Other things being equal, a growing business is more valuable than a similar business that is not growing. Other things being equal, a business that is growing more rapidly than another, similar business is more valuable than the slower-growing entity. The Growth Principle suggests, in nonmathematical terms, that there is an underlying relationship over time between growth and value.

Appraisers need to focus on relevant aspects of growth as they address appraisal questions — ranging from the world economy, to the national economy, to the regional economy, to a particular industry, to a particular company, or to the facts and circumstances influencing the ownership of a particular business interest.

The principle of growth is often linked, as we will see, to the principle of Expectation. But they are not the same principle.

R – the principle of RISK and REWARD

Life is full of risks and rewards. In the context of life, there is a relationship between risk and reward that has been known for many centuries — long before the development of modern financial and valuation theory.

This relationship is evidenced by the Biblical “Parable of the Talents” (Matthew 25:14-30). In this New Testament parable, there are three servants who, upon the departure of the master, were given stewardship responsibility for resources. One steward received five talents (currency-equivalent units), another two talents, and the third, one talent.

The first servant invested the five talents and grew the master’s stake until his return. The second servant invested the two talents and similarly grew the master’s stake. The third steward was fearful of loss and buried his talent until the master’s return.

When, the master returned, the first servant rendered his report and told the master of his gain. The second servant reported similarly. And the third steward gave the original talent back to the master. The master was pleased with the work of the first two servants. But the third servant, who was not a good steward, was rebuked. The master took away the talent and gave it to the first steward who had handled his responsibilities well.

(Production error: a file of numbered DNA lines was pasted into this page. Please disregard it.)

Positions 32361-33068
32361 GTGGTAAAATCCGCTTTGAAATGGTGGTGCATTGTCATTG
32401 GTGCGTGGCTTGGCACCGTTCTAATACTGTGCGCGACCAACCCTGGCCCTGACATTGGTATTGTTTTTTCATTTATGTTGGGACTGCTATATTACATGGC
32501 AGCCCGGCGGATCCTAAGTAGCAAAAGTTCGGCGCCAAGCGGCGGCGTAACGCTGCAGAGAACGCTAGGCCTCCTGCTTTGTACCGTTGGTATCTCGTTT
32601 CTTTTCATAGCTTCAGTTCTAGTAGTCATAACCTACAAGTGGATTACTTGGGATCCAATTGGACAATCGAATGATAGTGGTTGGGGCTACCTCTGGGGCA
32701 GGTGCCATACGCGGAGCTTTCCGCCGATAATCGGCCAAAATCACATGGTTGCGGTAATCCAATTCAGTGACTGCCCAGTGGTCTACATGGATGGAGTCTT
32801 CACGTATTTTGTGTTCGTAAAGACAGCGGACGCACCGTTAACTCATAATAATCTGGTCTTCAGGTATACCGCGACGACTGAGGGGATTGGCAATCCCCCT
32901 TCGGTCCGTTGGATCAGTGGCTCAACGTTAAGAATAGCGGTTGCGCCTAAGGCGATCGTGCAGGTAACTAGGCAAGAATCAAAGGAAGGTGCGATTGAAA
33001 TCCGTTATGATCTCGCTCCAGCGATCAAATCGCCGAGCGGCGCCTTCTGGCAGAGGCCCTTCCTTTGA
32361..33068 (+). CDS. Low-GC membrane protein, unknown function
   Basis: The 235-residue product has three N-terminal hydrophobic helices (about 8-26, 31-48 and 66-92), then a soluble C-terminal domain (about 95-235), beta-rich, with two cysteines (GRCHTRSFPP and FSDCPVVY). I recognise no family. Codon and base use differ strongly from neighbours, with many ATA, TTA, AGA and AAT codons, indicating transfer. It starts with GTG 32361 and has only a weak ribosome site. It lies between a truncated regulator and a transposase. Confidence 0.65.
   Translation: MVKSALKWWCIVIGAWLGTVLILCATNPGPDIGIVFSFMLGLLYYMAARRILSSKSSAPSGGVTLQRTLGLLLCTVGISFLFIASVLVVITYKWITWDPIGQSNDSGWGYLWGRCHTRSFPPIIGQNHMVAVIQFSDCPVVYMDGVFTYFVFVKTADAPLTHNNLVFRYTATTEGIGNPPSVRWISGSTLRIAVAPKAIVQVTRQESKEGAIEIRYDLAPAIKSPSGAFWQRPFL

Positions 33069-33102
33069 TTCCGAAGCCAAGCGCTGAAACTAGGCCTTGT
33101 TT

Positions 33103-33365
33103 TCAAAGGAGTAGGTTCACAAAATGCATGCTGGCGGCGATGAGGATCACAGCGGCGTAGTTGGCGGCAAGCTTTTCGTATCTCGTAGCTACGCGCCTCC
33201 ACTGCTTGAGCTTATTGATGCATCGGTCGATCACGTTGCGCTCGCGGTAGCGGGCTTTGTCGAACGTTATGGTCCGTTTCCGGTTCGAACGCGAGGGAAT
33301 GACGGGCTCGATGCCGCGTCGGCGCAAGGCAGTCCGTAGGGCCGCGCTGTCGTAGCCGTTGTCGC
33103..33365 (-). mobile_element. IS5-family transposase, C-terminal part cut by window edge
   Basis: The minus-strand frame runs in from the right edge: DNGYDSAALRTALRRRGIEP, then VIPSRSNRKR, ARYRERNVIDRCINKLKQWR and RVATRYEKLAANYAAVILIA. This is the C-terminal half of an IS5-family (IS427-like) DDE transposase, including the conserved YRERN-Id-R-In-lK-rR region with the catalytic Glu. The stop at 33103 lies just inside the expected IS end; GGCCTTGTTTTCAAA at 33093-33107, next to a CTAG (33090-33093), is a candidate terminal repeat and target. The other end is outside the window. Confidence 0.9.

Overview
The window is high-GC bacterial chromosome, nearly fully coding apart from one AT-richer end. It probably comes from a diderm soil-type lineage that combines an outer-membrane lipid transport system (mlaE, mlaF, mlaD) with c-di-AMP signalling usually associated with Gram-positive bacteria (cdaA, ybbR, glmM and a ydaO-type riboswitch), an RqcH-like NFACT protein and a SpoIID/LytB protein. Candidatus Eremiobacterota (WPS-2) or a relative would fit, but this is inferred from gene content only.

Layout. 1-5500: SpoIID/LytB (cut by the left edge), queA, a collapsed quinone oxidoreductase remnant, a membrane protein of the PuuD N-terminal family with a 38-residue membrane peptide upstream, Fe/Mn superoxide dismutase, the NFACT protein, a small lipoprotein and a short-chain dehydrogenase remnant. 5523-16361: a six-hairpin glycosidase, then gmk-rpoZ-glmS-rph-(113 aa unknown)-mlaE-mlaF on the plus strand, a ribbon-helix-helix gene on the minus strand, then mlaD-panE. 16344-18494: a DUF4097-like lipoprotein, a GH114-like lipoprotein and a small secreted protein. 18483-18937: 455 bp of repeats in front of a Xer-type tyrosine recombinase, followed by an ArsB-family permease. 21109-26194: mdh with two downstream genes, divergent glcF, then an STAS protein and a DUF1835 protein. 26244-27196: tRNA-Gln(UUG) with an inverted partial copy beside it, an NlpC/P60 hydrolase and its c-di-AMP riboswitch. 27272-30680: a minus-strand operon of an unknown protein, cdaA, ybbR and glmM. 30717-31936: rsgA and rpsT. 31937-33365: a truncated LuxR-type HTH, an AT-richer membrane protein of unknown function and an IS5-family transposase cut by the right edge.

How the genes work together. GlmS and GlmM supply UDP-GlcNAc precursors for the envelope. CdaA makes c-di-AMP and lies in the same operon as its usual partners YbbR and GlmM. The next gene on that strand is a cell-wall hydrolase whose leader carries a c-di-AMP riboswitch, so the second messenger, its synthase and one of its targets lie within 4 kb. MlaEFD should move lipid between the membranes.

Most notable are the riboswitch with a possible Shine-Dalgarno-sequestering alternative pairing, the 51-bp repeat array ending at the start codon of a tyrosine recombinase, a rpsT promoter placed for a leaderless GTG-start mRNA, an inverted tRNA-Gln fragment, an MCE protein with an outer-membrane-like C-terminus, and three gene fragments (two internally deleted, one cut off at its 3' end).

The “Parable of the Talents” is summarized here, not to make a theological statement (if, indeed I could), but to illustrate that the concept of the relationship between risk and reward has been in existence for thousands of years.

The Principle of Risk/Reward can be summed up in the words of an immortal unknown: “No risk, no blue chips!” This principle is integrated within the Present Value Principle via the factor known as the discount rate, or required rate of return. It is also embodied, implicitly or explicitly when we employ the Principle of Alternative Investments.

A – the principle of ALTERNATIVE investments

We live in an alternative investment world. This Principle of Alternative Investments suggests that investments are made in the context of making choices between or among competing alternatives. When investors make investment decisions, there are almost always choices that must be made. In the public securities markets investors ask questions like: “Should we buy Compaq or Dell or Gateway stock?” “Should we buy large cap or small cap stocks?” “Should we buy stocks or bonds or real estate?”

Already, we can see that by combining principles, we can begin to describe the way the world works. For example, by combining aspects of the Principle of Risk and Reward and the Principle of Alternative Investments, investors make asset allocation decisions regarding their investments.

The Principle of Alternative Investments also is suggestive of the concept of opportunity costs. When resources are deployed to acquire one asset, they are not available to purchase another.

In the valuation of private businesses and business interests, the Principle of Alternative Investments leads to comparing private businesses with similar businesses whose shares (or debt) are publicly traded. When Revenue Ruling 59-60 directs appraisers to make comparisons of a subject enterprise with the securities of similar companies with active public markets, the Principle of Alternative Investments is being invoked.